As much distance as possible has been put between a person and their opting out: (a) You are default opted In (b) you are forced into a manual process to change that choice and (c) your important notification leaflet is hidden amongst the pizza offers.
I wonder if this duplicitous approach is expected to create trust?
I work for a small software house providing niche software for the NHS, which holds a database of patient data. I can tell you that patient data confidentiality is taken *extremely* seriously.
All patient data is encrypted, and access to the de-encryption keys is restricted to only a few senior managers, and the use of which is carefully logged and audited. In all the years I've worked here, I've never seen patient data, despite doing core development on the application and database. This is because access to the live system is locked down internally, and all development is done on data that's first been scrubbed of patient identifiable data.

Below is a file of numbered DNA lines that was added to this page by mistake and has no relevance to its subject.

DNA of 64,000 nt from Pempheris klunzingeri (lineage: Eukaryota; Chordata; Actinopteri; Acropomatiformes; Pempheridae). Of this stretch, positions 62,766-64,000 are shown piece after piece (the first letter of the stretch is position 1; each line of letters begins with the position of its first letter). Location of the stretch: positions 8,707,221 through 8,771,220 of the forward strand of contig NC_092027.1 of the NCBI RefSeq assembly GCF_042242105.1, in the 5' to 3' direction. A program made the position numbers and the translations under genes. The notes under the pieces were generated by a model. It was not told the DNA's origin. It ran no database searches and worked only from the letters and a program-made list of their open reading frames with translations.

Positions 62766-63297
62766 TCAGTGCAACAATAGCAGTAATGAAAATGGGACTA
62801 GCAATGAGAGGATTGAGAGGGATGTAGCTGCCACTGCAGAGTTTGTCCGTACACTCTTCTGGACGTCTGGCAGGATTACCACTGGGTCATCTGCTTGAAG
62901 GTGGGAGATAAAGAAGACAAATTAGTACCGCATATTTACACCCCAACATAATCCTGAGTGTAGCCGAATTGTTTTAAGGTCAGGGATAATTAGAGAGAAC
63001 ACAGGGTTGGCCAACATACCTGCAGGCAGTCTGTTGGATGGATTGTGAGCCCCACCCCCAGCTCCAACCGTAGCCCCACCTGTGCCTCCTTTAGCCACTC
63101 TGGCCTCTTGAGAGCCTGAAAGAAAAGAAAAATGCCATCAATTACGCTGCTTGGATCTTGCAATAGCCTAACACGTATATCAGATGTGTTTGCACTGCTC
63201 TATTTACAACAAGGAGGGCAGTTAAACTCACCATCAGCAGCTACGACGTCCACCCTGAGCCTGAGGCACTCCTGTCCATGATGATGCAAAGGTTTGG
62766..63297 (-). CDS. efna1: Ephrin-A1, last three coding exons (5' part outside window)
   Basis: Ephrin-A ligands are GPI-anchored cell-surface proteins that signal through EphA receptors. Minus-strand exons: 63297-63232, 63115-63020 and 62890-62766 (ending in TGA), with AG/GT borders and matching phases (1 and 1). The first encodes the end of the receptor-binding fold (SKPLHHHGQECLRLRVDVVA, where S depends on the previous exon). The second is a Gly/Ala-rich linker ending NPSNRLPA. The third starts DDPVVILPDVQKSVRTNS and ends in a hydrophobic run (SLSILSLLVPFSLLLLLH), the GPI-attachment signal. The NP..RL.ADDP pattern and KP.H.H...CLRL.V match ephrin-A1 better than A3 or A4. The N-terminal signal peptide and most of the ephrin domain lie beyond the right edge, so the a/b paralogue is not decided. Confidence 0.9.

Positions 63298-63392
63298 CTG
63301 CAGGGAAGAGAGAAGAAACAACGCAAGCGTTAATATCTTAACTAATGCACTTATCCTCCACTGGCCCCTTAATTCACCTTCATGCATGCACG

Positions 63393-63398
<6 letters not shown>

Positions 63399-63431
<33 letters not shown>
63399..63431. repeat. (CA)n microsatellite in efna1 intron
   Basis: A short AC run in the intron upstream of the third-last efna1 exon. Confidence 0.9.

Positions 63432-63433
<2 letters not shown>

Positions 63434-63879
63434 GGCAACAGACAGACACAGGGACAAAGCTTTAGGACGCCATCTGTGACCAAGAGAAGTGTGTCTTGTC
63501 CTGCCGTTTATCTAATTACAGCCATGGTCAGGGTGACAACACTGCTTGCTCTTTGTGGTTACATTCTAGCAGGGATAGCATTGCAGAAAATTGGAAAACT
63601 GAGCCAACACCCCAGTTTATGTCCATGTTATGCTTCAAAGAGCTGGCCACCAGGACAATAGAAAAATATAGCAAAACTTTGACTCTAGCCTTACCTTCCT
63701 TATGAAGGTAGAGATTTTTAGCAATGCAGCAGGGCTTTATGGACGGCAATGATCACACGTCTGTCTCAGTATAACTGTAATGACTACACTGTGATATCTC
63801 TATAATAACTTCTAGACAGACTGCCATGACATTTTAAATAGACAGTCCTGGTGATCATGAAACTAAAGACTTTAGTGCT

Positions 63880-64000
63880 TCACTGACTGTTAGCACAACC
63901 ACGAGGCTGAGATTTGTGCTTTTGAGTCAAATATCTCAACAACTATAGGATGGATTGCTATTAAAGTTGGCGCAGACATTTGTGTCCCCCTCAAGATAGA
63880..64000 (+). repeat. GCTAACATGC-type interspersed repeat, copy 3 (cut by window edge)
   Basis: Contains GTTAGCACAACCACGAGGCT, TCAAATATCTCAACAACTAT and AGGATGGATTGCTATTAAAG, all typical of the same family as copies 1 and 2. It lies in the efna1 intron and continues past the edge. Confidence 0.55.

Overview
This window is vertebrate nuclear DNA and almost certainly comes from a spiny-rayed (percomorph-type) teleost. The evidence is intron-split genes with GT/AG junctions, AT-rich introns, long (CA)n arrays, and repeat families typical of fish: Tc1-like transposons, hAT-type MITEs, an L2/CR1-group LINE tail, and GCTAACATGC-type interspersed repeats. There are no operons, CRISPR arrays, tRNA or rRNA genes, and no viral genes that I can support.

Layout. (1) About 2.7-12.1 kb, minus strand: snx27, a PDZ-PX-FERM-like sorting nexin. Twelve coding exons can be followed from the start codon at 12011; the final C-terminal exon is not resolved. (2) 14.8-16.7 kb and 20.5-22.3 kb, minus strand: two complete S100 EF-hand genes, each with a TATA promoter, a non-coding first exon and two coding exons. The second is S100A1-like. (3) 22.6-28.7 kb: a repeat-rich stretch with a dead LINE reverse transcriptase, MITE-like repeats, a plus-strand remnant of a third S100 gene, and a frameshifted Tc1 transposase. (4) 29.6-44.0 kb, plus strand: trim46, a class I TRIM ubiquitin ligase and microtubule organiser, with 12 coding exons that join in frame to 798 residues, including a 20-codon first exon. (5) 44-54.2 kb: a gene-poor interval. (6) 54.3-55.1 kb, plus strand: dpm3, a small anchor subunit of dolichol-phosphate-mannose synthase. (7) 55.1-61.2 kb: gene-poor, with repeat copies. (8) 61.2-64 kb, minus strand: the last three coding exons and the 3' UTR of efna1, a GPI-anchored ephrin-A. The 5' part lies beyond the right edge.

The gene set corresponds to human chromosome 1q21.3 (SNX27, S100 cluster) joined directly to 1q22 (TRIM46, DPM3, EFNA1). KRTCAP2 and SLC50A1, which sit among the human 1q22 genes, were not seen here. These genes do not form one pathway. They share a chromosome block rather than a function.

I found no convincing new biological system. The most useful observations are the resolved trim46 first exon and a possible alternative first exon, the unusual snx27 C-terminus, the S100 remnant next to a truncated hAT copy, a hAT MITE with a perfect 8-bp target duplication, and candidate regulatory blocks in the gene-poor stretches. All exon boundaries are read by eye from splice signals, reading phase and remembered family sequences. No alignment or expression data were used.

The management know that if there was a breach of patient confidentiality, the company's reputation would be in tatters; a situation that could financially ruin the company. I would guess that patient confidentiality is take far more seriously in the private sector, than in the NHS itself.
On the general point of opting out of data sharing, the NHS is just beginning to realise what a wealth of information they have available. Our own database is used, in a completely anonimised way, to plot trends in treatment and outcomes, and identify treatments that are more or less effective. This anonimised use of patient data is improving clinical care and directly positively affecting patients' lives.
I would urge you NOT to opt out of data sharing; I haven't!
The top-down approach to the procurement of a £360 million data platform for NHS England is said to favor incumbent supplier Palantir as fears grow the project could be making the same mistakes that led to the failure of the country's infamous £10 billion National Programme for IT.